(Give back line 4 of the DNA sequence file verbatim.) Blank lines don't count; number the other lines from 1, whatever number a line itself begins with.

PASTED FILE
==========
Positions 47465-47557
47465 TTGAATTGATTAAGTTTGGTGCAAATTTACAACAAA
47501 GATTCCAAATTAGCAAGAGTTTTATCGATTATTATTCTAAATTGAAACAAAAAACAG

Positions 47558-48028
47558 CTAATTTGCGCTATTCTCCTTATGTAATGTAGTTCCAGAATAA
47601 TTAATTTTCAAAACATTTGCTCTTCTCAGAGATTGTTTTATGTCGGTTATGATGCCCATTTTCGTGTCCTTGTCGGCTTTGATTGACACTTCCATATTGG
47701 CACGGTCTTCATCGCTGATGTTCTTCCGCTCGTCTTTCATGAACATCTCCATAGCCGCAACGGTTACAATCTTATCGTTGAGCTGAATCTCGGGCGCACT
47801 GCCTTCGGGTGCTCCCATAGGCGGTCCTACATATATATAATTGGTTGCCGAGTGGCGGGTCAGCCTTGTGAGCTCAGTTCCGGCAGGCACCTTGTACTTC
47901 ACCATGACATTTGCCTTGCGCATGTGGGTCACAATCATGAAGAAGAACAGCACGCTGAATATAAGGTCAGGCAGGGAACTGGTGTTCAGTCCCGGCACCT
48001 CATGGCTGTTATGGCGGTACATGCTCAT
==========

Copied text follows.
Positions 47558-48028